When I visit classrooms as an "author" on nearly every visit someone asks me what its like..... what is it like to be an author? Just last week on my final kindergarten visit of the school year, during our very formal game of questions-for-the-author, one of the students asked me, "how many states have you visited with your new book?" My answer in that forum is usually pretty succinct due to the time pressures at hand, but I attempt to convey the magic-carpet miracle of such a status -- as the 'mommy' of a book. Last Friday with a smart-board at hand we were able to pull up the map of the United States and I could point to lots of states I have been in this year alone: from Utah to NY and CA to FL!! Then we needed to find the world's map so I could show them Germany & Italy, too!! It's been an amazing year for my author travels.
What does NOT get told in that immediate circle-time rug interaction is how when you're an author-illustrator, people have the opportunity to respond to your ideas when you're not even in the room!!! That's one of the biggest impacts of having your work between hard covers.... the book becomes an ambassador for your ideas and you don't necessarily need to be on hand for your ideas to have an impact. With the muscle of the Internet I can even look over the shoulders of students responding to my illustration's prompts and then share those interactions and their hard work with you! That's what it's like to be an author. Children you've never met can read your book and get inspired!
One of my favorite quotes comes from the time I was fortunate to hear author/illustrator Vera B. Williams address the NAEYC conference during her keynote. She was 72 at the time and we were in Atlanta when I was privileged to hear her say to the ten thousand in the audience, "Teachers, you are the mid-wives of my ideas." At the time as I wrote her words into my notebook, I could feel goose-bumps on my arms. How brilliantly true! It is the teachers (and the librarians and the center directors and the professors and the parents and the grand-parents and the babysitters and the uncles and aunts and the big sisters and brothers and the cousins and the library patrons) who bring my work to life. Literally to life! All while selecting my particular book from the shelf of many choices and then turning the pages, reading to an eager audience.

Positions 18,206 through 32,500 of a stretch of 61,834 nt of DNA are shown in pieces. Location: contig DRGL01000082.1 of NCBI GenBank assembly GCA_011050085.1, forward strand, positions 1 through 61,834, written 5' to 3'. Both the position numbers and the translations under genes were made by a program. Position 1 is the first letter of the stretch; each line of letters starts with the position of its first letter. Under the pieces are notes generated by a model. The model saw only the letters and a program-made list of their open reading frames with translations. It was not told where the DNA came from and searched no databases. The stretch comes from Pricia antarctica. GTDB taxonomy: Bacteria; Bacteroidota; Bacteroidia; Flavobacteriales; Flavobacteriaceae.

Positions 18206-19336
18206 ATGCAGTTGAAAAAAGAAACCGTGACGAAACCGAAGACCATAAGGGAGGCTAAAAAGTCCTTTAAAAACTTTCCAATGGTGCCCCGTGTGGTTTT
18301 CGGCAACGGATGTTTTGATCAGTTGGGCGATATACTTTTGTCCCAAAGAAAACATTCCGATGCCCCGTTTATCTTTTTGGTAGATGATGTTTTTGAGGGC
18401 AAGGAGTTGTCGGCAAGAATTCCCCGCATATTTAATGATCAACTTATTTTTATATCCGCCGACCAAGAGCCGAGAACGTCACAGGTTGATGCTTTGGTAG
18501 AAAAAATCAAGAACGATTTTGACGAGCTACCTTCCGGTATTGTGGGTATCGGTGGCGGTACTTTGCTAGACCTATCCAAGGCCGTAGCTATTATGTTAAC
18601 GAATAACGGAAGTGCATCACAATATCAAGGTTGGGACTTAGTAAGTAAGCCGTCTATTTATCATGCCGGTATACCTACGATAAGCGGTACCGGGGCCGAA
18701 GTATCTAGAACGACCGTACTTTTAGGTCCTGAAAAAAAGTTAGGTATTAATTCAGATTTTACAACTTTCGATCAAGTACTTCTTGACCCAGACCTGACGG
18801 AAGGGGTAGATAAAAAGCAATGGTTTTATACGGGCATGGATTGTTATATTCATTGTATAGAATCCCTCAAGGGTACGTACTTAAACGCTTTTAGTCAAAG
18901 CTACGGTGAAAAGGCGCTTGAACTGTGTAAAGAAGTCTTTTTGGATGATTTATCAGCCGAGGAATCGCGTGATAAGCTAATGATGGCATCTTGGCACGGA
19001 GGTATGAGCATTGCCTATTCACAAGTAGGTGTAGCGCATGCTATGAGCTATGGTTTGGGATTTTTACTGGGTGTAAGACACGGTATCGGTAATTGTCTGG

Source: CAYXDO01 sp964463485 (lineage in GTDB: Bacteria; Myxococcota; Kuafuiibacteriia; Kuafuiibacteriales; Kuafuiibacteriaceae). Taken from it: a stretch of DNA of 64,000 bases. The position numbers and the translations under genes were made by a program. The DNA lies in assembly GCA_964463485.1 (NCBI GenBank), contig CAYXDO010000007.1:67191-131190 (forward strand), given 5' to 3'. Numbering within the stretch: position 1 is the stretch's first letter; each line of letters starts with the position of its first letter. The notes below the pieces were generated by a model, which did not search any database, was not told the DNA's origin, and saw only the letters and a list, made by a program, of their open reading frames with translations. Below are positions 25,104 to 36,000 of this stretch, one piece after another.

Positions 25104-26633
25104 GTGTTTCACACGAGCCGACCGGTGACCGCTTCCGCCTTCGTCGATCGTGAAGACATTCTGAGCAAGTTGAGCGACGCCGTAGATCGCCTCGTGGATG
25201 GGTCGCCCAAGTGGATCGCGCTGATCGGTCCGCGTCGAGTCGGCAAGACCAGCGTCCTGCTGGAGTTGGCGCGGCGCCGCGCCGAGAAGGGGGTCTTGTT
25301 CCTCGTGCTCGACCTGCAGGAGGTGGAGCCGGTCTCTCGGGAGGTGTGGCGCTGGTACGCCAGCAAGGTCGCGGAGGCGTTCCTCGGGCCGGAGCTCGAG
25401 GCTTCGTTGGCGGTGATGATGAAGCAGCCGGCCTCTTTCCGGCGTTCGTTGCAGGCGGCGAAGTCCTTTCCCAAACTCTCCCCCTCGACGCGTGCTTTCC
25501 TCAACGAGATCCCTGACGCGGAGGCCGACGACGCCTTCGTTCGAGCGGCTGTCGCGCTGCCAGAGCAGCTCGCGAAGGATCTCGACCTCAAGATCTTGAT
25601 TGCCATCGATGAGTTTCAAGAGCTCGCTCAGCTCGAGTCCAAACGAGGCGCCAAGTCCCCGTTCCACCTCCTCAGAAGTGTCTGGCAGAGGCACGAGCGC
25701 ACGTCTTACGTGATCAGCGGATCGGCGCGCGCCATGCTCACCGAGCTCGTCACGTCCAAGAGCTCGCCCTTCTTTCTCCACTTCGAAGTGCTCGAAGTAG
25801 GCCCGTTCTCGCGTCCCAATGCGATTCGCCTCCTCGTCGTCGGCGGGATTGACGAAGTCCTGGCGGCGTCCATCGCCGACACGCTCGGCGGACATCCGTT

The pictures in today's post were sent to me by Carie Rameriz, created from her unique perspective and wearing both of her significant hats as current kindergarten teacher and Army NCO. In this case, she is the mid-wife to my idea. She has directed this perfect response to my work, to my quilted illustrations in "Red, White and Blue." Carie has combined her expertise in young children with her first hand service to our country in Iraq and then coupled those insights with the prompts of my quilted illustrations to create a lasting master-pieced marvel that will live in the hearts of her young students for a lifetime. From Washington School Elementary in Dixon, Illinois -- a place that I have never stepped foot, my book and it's song are being read, sung, signed and immortalized because Carie acted the role of 'midwife' and brought my idea to life. She then went the brilliant extra-mile documented above and created a living masterpiece through the hands of her five & six year old artists.
And that, my friends, is what it's like to be an author & illustrator. As we approach Memorial Day this weekend I can watch the parade pass, knowing that my individual efforts have also made a contribution and had an impact. My work has gained a foothold. Indeed my little dittie has gone on to become a legacy that can travel well beyond where I have personally visited. Here is the evidence that my picture book has the power to excite children to participate in an ambitious and industrious project, unleashing untold amounts of effort & energy, that can showcase their pride in being American. All of that is possible because of the power of one. The power of one mid-wife with one book. Yup. That's what it's like to be an author boys and girls. Truly and simply amazing, that's what it's like. Sometimes I just pinch myself it's so awesome.
Thank you Carie for your service to our country. Your service in uniform, away from your brand new husband, having just said your vows, deployed around the world into the center of strife to teach, to teach your Army company. And then just as significant, for you to return to your loved one stateside and continue serving our country by continuing your teaching, this time with youngsters eager for your unique experience to direct their days. I am the one blessed to tell just a little bit of your story. How fortunate we are to have made an impact on one another. Um-hmmmmm. That's what it's like to be an author!!!
P.S. I have the feeling this is not the end of this particular story. This kindergarten quilt was last photographed at a size of 6' by 12' and I understand that it is still growing!! The school laminator is not large enough to laminate this marvel. I've suggested that Carie seek some sort of permanent manner to display the quilt. Plexiglas perhaps? We'll see what she invents, what grant she will need to secure for such a solution. In a perfect world I would one day be in Dixon IL having my picture taken with Carie and her kiddos in front of this artwork and we would be singing our hearts out, at a minimum they will be first graders by that point in time.P.P.S. I'll be posting Carie's class singing the song, in front of their quilt -- just as soon as that's filmed and posted to YouTube.